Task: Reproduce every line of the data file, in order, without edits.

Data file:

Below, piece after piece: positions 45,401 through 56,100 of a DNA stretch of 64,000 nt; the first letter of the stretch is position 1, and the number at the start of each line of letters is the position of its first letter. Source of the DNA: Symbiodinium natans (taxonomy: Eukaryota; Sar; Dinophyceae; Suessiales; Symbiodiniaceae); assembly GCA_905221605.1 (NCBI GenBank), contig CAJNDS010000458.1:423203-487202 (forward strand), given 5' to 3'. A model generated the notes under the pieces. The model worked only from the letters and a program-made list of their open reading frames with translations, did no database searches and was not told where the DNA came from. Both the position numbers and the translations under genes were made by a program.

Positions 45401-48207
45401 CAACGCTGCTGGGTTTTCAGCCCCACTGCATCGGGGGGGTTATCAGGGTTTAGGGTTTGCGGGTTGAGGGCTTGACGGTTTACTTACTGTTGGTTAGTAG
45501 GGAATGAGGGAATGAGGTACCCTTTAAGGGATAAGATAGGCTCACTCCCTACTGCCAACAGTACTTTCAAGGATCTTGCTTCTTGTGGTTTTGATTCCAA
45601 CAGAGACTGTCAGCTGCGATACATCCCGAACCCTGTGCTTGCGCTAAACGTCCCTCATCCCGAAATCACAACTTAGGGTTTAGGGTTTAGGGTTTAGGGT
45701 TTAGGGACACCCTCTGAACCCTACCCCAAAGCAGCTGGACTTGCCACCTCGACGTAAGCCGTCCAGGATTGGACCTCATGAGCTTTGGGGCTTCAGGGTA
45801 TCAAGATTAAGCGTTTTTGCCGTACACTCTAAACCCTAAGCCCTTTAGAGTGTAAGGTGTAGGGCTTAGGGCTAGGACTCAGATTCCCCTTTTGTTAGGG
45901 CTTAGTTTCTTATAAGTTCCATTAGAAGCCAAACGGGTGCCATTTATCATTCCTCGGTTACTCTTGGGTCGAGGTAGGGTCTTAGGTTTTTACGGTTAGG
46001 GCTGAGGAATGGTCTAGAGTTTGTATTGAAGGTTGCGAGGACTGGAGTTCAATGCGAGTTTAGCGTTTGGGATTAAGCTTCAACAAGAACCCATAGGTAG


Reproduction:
Below, piece after piece: positions 45,401 through 56,100 of a DNA stretch of 64,000 nt; the first letter of the stretch is position 1, and the number at the start of each line of letters is the position of its first letter. Source of the DNA: Symbiodinium natans (taxonomy: Eukaryota; Sar; Dinophyceae; Suessiales; Symbiodiniaceae); assembly GCA_905221605.1 (NCBI GenBank), contig CAJNDS010000458.1:423203-487202 (forward strand), given 5' to 3'. A model generated the notes under the pieces. The model worked only from the letters and a program-made list of their open reading frames with translations, did no database searches and was not told where the DNA came from. Both the position numbers and the translations under genes were made by a program.

Positions 45401-48207
45401 CAACGCTGCTGGGTTTTCAGCCCCACTGCATCGGGGGGGTTATCAGGGTTTAGGGTTTGCGGGTTGAGGGCTTGACGGTTTACTTACTGTTGGTTAGTAG
45501 GGAATGAGGGAATGAGGTACCCTTTAAGGGATAAGATAGGCTCACTCCCTACTGCCAACAGTACTTTCAAGGATCTTGCTTCTTGTGGTTTTGATTCCAA
45601 CAGAGACTGTCAGCTGCGATACATCCCGAACCCTGTGCTTGCGCTAAACGTCCCTCATCCCGAAATCACAACTTAGGGTTTAGGGTTTAGGGTTTAGGGT
45701 TTAGGGACACCCTCTGAACCCTACCCCAAAGCAGCTGGACTTGCCACCTCGACGTAAGCCGTCCAGGATTGGACCTCATGAGCTTTGGGGCTTCAGGGTA
45801 TCAAGATTAAGCGTTTTTGCCGTACACTCTAAACCCTAAGCCCTTTAGAGTGTAAGGTGTAGGGCTTAGGGCTAGGACTCAGATTCCCCTTTTGTTAGGG
45901 CTTAGTTTCTTATAAGTTCCATTAGAAGCCAAACGGGTGCCATTTATCATTCCTCGGTTACTCTTGGGTCGAGGTAGGGTCTTAGGTTTTTACGGTTAGG
46001 GCTGAGGAATGGTCTAGAGTTTGTATTGAAGGTTGCGAGGACTGGAGTTCAATGCGAGTTTAGCGTTTGGGATTAAGCTTCAACAAGAACCCATAGGTAG